When it comes to tablets, it has so far been a one-tablet show. Apple’s (s AAPL) iPad has been and continues to be the dominant player. Amazon’s (s AMZN) Kindle Fire is being considered a legitimate contender and if Amazon’s spin is to be believed, the company is experiencing better than expected demand. There have been rumors of higher production numbers. There is incredible buzz for the product. But as they say, products are not sold in factories but in stores.
With a massive online presence, Amazon doesn’t have to worry about selling Kindles on the Internet. However, it is making sure that it gets the Kindles in as many brick-and-mortar stores as possible. The company says that all four Kindles are going to be sold in 16,000 brick and mortar retail stores across the US including those owned by Walmart (s wmt) , Target (s tgt), Sam’s Club, Office Depot (s odp), Best Buy (s bby), Staples (s spls) and RadioShack (s rsh). “We believe the additional sales channel is an incremental positive,” notes Brian Pitz, analyst with UBS Research in a note to his clients this morning.
You can say that again. I think this is a net negative for most other tablet makers, since Amazon is essentially flooding the market. This holiday season, Kindles and Kindle Fires are going to be ubiquitous and that is going to make a crucial difference between Kindle Fire and almost any other tablet that is not made by Apple. Barnes & Noble (s bks) is also planning to retail its new Nook Tablet at Best Buy, Target, Walmart, RadioShack, OfficeMax, Staples in addition to sales at its Barnes & Noble stores. Tablet competitors are going to need wide brick-and-mortar distribution to compete this holiday season.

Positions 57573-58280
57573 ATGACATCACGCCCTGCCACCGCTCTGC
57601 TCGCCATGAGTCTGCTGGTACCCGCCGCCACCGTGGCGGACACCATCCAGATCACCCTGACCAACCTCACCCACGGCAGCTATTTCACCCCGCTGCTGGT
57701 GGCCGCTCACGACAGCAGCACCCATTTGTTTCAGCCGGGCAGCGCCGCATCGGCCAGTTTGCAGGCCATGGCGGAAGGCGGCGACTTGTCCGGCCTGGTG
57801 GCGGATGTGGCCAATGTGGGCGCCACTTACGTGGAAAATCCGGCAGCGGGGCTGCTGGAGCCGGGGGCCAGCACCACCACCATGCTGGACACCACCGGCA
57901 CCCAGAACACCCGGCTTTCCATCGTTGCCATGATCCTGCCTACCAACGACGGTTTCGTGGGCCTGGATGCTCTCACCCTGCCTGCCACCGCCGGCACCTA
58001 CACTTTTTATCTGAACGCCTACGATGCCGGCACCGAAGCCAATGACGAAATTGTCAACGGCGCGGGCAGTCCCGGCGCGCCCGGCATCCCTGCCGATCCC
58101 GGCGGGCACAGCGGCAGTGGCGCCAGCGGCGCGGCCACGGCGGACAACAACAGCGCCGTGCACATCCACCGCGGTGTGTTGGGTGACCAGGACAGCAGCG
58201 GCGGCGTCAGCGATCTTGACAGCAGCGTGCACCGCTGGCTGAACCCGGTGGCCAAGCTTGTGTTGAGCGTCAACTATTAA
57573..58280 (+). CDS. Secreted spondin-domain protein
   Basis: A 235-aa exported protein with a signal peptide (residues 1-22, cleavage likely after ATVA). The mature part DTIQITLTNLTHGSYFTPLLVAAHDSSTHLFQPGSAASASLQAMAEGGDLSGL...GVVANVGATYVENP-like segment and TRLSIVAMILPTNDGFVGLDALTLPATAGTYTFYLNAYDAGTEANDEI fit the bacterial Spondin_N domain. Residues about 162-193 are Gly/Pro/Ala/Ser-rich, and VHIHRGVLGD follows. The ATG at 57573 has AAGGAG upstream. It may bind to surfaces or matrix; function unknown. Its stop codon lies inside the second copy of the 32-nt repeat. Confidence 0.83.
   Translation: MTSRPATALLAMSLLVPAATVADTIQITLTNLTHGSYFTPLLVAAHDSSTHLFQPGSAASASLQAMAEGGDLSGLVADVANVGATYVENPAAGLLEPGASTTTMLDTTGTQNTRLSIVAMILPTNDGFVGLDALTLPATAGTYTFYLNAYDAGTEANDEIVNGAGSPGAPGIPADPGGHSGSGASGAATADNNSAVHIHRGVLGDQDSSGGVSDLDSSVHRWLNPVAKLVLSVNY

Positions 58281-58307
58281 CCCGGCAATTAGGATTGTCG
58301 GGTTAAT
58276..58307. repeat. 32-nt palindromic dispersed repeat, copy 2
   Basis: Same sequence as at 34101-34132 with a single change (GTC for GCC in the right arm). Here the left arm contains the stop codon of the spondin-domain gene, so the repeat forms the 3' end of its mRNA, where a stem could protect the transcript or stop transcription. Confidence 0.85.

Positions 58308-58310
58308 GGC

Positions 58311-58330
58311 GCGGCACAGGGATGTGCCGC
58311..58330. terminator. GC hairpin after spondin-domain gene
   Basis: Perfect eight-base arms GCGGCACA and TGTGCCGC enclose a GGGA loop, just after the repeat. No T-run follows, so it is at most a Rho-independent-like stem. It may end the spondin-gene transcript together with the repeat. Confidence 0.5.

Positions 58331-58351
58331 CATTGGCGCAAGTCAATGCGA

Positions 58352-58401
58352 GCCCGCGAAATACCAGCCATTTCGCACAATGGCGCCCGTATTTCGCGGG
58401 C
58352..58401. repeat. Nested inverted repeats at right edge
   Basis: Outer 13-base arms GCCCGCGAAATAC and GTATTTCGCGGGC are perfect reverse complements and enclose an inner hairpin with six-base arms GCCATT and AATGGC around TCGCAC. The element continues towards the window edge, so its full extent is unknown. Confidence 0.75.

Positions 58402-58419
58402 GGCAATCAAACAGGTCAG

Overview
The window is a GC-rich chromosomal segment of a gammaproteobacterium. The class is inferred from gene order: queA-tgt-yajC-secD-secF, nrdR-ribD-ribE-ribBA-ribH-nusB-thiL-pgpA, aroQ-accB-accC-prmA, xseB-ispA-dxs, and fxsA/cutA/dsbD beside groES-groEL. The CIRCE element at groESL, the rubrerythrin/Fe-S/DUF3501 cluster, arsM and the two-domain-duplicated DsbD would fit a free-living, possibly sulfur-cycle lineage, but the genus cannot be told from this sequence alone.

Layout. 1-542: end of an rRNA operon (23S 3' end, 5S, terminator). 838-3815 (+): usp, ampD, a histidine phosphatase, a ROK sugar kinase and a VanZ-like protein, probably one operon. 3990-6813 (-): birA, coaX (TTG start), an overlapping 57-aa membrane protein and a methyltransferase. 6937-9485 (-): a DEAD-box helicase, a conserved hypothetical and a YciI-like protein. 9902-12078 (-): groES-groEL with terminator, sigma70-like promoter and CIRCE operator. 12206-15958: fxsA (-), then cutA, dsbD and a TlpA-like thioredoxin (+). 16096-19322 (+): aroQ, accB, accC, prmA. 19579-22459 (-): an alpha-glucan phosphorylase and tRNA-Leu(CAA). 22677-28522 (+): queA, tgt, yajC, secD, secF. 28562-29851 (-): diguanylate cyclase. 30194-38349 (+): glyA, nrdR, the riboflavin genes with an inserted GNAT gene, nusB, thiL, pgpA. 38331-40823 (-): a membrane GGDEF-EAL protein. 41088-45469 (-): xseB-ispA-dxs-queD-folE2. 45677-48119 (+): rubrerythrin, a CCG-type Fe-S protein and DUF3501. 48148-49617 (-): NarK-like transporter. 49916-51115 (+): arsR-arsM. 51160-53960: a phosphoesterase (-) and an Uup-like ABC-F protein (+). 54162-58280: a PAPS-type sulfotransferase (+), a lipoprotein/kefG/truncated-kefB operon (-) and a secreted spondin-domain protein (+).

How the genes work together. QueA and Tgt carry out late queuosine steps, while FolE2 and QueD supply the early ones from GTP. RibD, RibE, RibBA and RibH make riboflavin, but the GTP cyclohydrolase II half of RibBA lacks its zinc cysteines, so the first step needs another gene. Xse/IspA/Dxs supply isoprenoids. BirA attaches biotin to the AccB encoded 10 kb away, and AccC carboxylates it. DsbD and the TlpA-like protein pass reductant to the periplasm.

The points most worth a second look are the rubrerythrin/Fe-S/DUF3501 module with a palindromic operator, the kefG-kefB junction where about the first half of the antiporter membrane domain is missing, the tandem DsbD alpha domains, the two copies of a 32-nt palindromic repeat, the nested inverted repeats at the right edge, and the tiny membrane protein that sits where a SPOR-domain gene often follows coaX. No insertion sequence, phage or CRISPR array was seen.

Amazon’s new Kindle lineup includes Kindle ($79), Kindle Touch ($99), Kindle 3G ($149), and the color Kindle Fire ($199). UBS Research estimates that during the holiday quarter Amazon will sell 8.5 million Kindles, including 5 million Kindle Fires. For 2012, they expect Amazon to sell 22 million Kindle devices. And a ChangeWave survey of early adopters found that 5 percent have pre-ordered or are very likely to buy a Kindle Fire.
4 thoughts on “For Amazon & Kindle, brick & mortar stores key to success”
Yup. My wife refers to Best Buy as the Amazon storefront. We go there to smell and touch the new goodies. Buy at Amazon.
It’s a smart move by Amazon, but what remains to be seen is whether they have allocated the human resources needed to actually TRAIN these sales channels, or whether it will mostly be a see-touch-feel confirmation point for the already committed.
I am pretty bullish on Amazon’s prospects with Kindle Fire, but I am guessing that, at least for the upcoming holiday season, it will be the latter case (see-touch-feel).
My bf got me a Kindle Fire for my birthday and I love it. It’s lightweight and easy to use straight out of the box. The first thing I recommend anyone with a new Kindle do is install the nook app. We got our instructions from http://www.kindlemad.com through google.
It basically unlocks all the Android marketplace apps and unlocks the device. Super happy!
Products aren’t sold in factories but in stores #Amazon+#Kindle count on brick-and-mortar stores. Makes me hopeful! http://t.co/4baaZNlY,